The aesthetic of the playhouse is quite fascinating—there’s a recent trend to recover mid-century Modernist style, and I can see quite a lot of that in the playhouse too (decades ahead of and behind the times, simultaneously). There’s something slightly off about a lot of what’s in the playhouse, like the fish with both eyes on one side and the put-togetherness of Conky. It’s imaginative and somehow maintains a kid-made sensibility. In the same way that Pee-wee looks both forward and back, could he be creator and consumer, tinkering with sophisticated technologies to make them his own?

Linda Levitt

Adam, this is such a rich idea. I’m thinking about how some public expressions of queerness have been perceived as “in-your-face” as declarations and demands for acknowledgement. Those performances are easy to find faulty. Yet Pee-wee’s assertions of “We’re here, we’re queer” are playful in ways that render them difficult to argue against.

Pee-Wee's Bride
Adam Cottrel

Daniel, thanks for your thoughts on this really interesting moment. I’m struck by how your thoughts relate to both Kevin’s and Linda’s, first the literalization of the word play of Pee-Wee’s joke, and second the relationship to Pee-Wee and his acting out of adulthood.

The other thought that comes to mind relates to my own post later this week, which concerns the lasting impression Pee-Wee has made on us and the continued fascination this character has over us. I’m curious if you think Pee-Wee’s queerness is somehow related to this odd sense of nostalgia we might be having as it concerns these moments?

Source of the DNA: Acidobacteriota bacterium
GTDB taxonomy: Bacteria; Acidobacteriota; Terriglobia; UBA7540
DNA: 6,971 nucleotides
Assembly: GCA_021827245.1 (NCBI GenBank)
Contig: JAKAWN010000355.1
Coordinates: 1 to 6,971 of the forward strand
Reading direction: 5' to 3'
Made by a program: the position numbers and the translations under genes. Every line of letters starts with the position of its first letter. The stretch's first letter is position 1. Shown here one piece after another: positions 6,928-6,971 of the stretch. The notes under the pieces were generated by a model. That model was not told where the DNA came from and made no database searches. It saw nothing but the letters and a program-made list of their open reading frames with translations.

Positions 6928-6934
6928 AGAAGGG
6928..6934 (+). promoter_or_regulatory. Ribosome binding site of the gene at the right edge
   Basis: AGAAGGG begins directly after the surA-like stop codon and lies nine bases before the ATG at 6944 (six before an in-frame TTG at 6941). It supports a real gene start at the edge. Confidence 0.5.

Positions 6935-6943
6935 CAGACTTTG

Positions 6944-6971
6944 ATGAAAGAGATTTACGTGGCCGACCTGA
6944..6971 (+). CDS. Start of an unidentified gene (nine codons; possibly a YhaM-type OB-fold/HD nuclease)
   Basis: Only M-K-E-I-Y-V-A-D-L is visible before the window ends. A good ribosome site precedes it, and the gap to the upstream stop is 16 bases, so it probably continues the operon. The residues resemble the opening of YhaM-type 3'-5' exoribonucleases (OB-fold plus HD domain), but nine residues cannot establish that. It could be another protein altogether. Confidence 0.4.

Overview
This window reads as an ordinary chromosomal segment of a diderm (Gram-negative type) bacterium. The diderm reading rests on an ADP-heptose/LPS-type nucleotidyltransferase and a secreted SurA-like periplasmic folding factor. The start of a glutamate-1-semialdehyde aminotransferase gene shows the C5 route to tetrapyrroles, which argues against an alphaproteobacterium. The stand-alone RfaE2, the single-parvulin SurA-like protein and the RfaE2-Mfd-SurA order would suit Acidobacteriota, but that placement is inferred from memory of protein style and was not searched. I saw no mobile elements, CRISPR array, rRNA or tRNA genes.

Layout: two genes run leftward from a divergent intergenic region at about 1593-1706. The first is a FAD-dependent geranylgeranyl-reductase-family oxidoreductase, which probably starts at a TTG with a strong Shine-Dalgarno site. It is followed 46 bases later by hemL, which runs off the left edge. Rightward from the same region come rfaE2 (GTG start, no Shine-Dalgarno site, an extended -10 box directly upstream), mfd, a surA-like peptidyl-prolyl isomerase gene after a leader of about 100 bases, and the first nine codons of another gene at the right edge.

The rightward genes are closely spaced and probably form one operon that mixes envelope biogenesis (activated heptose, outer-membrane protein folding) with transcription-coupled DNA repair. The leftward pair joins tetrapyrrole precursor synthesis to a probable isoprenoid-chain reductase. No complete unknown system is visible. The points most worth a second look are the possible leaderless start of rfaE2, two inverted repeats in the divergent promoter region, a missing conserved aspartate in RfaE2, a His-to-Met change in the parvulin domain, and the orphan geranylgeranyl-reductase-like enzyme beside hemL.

Pee-Wee's whip cream shave
Kevin L. Ferguson

Thanks for your comment Adam; I’m looking forward to reading your post this week. The idea of Pee-Wee’s playhouse as self-contained domestic space is interesting. I’d guess that some of it comes out of a camp version of 1950s jet-age futurism (à la the Nixon-Khrushchev “Kitchen Debate”)? The fantastic auto-breakfast-machine you mention also calls to mind the similar opening scene of Back to the Future (released the same year as Big Adventure), where Doc’s Rube Goldberg-esque morning routine has gone haywire in his absence: burnt toast, coffee pouring on the ground, overflowing dog food bowl (https://www.youtube.com/watch?v=3isQI0nXQRE). In Back to the Future, viewers understand Doc is a bit of a crackpot, but are we supposed to understand Pee-Wee as the inventor behind his successful fantastic devices? Or is he more a consumer: taking advantage of a technologically-mediated environment that can replace parents?